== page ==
Despite a busy schedule, Kwong makes it a point to return home by 8pm to be with his family and tries to stay away from work on weekends. “This is a priority of mine, but it is easier said than done. Occasionally there will be urgent matters on the weekend and I must come back to the office to take care of it. Maybe seeing me having to deal with this hectic work schedule has ‘scared’ my kids off from pursuing a career in law,” he jokes.

Kwong, who has a son and a daughter, says he gives them total freedom to decide to pursue their own interests, and he is quite sure both have no interest in pursuing a career in law.

“My son is about to graduate from university and he wants to pursue a career in industrial design. My younger daughter took legal studies in secondary school, but teaching is what she is really passionate about,” he adds.

Kwong was blessed that his mother respected his decision and gave him freedom to do what he wanted, and he plans to do the same with his children. Like his mother, Kwong only has one request for his children when it comes to making career choices - work hard towards becoming the best in what you do.

Words of Wisdom for Young Lawyers

Kwong pointed to integrity as the number one value for lawyers to uphold. “It is something that you must never compromise. Be true to yourself. Be fair and treat everyone equally and with respect. Be humble and be ready to listen with an open mind. When you take on a task, always give it your very best and work with sheer determination,” he says.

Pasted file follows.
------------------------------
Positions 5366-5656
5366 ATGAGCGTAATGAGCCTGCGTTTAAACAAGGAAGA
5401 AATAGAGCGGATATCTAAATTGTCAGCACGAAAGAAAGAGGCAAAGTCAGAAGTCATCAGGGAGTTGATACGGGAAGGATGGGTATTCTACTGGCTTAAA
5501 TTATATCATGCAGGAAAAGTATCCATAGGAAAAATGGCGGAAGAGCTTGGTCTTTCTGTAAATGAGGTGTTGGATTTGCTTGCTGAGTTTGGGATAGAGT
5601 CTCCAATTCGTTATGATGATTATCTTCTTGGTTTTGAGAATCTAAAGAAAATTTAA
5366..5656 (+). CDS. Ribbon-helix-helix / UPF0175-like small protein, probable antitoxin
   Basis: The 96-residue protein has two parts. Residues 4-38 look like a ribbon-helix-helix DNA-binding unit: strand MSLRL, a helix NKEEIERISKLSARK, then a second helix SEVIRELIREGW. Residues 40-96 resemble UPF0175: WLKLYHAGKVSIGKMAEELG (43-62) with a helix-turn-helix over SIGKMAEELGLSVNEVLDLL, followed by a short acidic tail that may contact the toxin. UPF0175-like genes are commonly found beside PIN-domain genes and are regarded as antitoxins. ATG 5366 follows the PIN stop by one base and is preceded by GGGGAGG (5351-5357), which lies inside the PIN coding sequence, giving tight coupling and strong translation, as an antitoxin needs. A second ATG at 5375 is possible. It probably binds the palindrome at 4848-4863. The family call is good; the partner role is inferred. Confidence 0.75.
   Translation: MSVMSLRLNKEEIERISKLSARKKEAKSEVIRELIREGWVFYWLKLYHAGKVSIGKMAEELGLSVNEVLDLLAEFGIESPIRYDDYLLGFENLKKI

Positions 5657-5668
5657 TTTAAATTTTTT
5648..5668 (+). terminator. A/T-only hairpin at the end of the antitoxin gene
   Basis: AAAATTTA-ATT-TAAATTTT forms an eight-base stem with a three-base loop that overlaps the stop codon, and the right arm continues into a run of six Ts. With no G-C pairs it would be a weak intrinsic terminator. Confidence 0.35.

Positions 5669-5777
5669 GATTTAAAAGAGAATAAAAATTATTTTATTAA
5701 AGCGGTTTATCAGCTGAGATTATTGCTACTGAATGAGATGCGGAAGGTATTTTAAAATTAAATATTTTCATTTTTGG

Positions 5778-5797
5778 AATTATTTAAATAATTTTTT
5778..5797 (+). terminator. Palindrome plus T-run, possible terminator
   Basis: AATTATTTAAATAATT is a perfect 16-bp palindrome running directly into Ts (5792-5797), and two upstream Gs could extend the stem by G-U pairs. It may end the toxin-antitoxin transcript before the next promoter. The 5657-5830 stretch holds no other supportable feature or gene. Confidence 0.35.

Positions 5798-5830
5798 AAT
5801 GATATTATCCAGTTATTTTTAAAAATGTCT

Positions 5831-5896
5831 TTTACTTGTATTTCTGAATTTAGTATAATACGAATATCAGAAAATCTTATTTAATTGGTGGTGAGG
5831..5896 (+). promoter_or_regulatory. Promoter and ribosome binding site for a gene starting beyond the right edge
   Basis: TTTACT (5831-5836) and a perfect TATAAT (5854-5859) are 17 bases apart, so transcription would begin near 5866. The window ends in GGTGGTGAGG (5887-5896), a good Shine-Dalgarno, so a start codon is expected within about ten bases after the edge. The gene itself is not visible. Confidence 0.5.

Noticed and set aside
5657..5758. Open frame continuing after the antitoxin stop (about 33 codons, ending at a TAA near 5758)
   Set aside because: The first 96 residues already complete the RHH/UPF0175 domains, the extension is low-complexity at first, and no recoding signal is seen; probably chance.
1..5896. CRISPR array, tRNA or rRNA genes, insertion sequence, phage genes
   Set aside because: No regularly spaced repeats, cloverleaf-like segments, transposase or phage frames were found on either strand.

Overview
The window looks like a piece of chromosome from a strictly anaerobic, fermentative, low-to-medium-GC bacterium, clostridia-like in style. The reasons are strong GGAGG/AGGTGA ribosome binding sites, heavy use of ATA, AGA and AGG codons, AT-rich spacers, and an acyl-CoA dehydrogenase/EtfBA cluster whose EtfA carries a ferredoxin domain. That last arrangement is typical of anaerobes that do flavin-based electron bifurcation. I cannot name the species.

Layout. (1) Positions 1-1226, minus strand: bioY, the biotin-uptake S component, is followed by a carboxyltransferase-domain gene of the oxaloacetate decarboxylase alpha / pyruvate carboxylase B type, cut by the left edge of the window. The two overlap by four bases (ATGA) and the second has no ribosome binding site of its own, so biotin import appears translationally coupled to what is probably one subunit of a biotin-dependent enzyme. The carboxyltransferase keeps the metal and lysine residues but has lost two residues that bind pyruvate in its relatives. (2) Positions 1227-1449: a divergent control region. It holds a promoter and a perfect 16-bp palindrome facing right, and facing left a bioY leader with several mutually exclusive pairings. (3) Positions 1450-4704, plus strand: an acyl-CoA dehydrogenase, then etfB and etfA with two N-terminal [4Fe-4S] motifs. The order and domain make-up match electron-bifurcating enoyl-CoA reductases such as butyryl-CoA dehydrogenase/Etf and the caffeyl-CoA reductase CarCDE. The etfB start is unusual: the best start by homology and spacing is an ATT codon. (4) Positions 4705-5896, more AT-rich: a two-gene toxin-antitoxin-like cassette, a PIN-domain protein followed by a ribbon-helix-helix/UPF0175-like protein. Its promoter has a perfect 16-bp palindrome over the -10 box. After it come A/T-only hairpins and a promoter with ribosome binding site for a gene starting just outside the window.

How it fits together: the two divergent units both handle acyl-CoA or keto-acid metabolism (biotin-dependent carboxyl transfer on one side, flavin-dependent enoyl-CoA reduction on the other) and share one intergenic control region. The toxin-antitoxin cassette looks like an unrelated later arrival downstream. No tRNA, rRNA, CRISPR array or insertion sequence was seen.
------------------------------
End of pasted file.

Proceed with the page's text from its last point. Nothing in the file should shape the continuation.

For those who want to pursue a career in legal aid, Kwong advises them to be prepared to have empathy and the patience to help people in need.

“A career in the Legal Aid Department can be very interesting as our work covers a broad spectrum of civil and criminal law as well as in-house litigation for those who enjoy advocacy work,” he says.

“Finally, no matter what type of career you want to pursue, you will need to have passion in what you do as this is where you may eventually find your job satisfaction,” he concludes. 

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Lead Editor, The Hong Kong Lawyer